• Movements in market pricing are often dictated by how reality plays out relative to expectations. For example, while we are expecting a narrowing of yield differentials between the federal funds rate and the RBA cash rate of 75bps, markets are already expecting a narrowing of around 50bps.

Commodity prices are also critical to the outlook for the AUD. We confirm our views that largely due to the expected ongoing slowdown in China, we expect iron ore prices, which have already tumbled by 30% from an unsustainable peak of USD 120/t in July to USD 90/t, to fall further through 2020 to USD 65/t. Coking coal prices are also down by 35% this year and we expect further weakness in 2020.

Atmospherics of falling bulk commodity prices are also set to remain headwinds for the AUD through 2020.

Houses and Holes

David Llewellyn-Smith is Chief Strategist at the MB Fund and MB Super. David is the founding publisher and editor of MacroBusiness and was the fouding publisher and global economy editor of The Diplomat, the Asia Pacific’s leading geo-politics and economics portal.

He is also a former gold trader and economic commentator at The Sydney Morning Herald, The Age, the ABC and Business Spectator. He is the co-author of The Great Crash of 2008 with Ross Garnaut and was the editor of the second Garnaut Climate Change Review.

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Comments

  1. The Bloomberg survey can be gamed. I know because when I ran research at a bank in Asia I regularly did it.

    They take the forecasts and compare to the actual so the key is to update your forecasts in their system regularly, that way you’ll be closer to the market price even if your actual forecasts aren’t great. One of those old sell-side research tricks…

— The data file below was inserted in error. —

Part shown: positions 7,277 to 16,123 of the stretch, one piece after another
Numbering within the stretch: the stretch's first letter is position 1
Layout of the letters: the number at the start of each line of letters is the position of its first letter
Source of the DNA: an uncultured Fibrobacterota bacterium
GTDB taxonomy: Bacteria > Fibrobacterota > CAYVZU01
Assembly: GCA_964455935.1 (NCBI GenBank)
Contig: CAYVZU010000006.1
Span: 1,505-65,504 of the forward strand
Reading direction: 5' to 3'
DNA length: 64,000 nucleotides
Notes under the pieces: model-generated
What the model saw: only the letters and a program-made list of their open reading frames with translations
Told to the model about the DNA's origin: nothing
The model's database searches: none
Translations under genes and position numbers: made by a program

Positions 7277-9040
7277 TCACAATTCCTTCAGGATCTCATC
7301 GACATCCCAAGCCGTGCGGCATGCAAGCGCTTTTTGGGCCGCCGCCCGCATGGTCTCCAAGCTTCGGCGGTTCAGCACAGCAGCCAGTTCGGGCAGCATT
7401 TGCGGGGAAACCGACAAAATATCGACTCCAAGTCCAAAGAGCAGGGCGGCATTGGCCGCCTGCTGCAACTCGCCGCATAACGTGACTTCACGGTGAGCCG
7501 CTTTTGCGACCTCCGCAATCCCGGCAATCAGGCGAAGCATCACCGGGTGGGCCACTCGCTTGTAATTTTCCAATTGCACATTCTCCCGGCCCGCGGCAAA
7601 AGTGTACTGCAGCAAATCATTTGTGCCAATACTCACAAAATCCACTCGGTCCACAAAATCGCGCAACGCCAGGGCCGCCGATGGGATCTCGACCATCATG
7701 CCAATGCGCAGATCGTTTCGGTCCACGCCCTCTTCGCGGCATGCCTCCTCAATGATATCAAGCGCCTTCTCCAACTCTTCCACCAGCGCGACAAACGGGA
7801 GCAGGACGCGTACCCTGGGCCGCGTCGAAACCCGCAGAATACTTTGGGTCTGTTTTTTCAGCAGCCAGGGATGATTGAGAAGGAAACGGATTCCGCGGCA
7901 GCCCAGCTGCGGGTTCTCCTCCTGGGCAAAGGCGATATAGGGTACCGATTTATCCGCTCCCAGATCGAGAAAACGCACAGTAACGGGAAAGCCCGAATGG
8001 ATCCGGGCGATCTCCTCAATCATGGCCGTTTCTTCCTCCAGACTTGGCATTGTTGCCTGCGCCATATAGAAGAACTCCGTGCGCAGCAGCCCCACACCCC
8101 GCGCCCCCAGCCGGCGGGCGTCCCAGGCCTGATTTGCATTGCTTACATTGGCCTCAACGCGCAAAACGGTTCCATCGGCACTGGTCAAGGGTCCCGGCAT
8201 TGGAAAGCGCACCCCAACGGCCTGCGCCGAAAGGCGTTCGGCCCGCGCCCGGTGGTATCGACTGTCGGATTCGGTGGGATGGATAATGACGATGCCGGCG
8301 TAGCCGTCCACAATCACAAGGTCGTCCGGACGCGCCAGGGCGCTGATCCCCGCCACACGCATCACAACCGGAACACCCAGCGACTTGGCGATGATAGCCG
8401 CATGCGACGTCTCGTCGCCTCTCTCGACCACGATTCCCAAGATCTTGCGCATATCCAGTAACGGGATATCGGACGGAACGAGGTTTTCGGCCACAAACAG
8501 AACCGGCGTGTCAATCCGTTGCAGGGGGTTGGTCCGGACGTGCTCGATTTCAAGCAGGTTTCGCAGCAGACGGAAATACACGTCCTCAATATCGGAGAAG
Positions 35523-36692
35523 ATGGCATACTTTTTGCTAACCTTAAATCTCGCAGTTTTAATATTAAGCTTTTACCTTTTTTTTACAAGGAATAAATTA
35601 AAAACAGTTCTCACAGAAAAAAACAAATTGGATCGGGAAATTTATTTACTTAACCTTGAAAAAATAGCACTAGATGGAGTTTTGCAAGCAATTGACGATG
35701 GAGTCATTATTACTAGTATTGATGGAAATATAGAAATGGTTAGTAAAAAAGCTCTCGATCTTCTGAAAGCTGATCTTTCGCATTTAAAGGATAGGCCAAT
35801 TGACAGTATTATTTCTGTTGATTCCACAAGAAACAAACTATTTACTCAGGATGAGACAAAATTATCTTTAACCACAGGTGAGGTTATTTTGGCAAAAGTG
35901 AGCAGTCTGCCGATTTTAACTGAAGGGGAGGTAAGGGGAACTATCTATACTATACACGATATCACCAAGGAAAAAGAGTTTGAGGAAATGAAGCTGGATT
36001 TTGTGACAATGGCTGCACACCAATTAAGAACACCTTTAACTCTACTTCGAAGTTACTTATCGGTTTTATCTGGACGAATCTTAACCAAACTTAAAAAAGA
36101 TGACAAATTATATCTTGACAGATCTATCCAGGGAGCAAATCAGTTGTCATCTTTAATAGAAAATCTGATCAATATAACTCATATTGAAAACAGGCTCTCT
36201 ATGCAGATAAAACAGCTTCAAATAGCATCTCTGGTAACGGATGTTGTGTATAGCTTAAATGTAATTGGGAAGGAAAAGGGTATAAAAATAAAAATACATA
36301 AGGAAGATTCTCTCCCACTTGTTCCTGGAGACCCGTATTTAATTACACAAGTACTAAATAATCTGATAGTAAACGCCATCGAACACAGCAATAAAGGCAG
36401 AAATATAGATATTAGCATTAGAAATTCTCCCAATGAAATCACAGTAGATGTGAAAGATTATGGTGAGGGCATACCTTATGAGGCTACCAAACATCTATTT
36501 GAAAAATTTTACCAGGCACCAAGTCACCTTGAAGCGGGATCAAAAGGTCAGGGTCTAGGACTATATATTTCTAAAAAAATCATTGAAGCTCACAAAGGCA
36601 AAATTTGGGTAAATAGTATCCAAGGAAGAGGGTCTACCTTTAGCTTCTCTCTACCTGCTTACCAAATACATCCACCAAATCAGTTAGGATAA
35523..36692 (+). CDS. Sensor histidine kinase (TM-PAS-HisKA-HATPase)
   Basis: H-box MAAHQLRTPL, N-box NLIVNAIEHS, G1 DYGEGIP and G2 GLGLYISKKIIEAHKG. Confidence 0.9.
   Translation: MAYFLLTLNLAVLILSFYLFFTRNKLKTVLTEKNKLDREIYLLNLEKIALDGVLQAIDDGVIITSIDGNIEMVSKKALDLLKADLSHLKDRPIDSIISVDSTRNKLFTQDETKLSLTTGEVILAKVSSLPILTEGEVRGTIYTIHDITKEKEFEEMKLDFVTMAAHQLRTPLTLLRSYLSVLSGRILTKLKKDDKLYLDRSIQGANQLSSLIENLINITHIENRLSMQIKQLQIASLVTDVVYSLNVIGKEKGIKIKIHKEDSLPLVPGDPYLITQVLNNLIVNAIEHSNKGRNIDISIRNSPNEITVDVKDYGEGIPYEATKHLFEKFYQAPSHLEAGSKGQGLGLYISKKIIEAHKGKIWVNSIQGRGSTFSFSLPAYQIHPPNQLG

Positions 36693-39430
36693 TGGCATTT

• GunnamattaMEMBER

        Peter is 100% on the money. With a lot of houses there is surprising reluctance to go out on a limb, and surprising pressure to keep the outlooks within cooee of of the herd.

        That said, can someone explain why the AUD is on a tear today?

  2. Aye well meanwhile it is powering upwards … because it the Poo and people think Australia is this golden child …. wait til they realise …..

  3. Bond yields are in for a wild ride not for fundamental reasons….primary dealers want to unload their long bonds onto the Fed at the highest possible price

    https://wolfstreet.com/2019/10/10/are-the-crybabies-on-wall-street-trying-to-force-the-fed-into-qe-4-you-bet/

    But the Fed wants to take Treasury Bills out of circulation and swap them for bank reserves…….how that will help liquidity is a bit of a puzzle

    https://www.alhambrapartners.com/2019/10/10/never-attribute-to-malice-what-is-easily-explained-by-those-attributing-anything-to-term-premiums/

    Hold my beer says Mr Powell

  4. The Traveling Wilbur

    Now most people would put this doon tae experience, ye always want what ye cannae have and the things that ye dinnae really gie a toss aboot get handed tae ye oan a plate.

    fckn great movie.
    fckn great point.
    lemme know if it needs translating.

    • On the sauce again? Trainspotting. A frequent past time these days in Sydney as you waiting for something that never arrives.

    • GunnamattaMEMBER

      I think you will find every algorithm in the financial world is assuming that the AUD will remain pinned into the stratosphere by RBA slowness and Federal government preparedness to ream its own people

      • I think you are correct. The rainbow on the arse is plugged into all the algo’s. When they shift, oh boy, look out.

    • Nothing trends in a straight line. Seriously, worrying day-to-day is a fool’s errand.

      I wouldn’t worry what the poo is doing unless you’re trading it. And if you’re trading it, you shouldn’t unless you’re a professional.

      Currencies should not be touched by retail customers – they will get carried out 99.9% of the time. That’s a fact.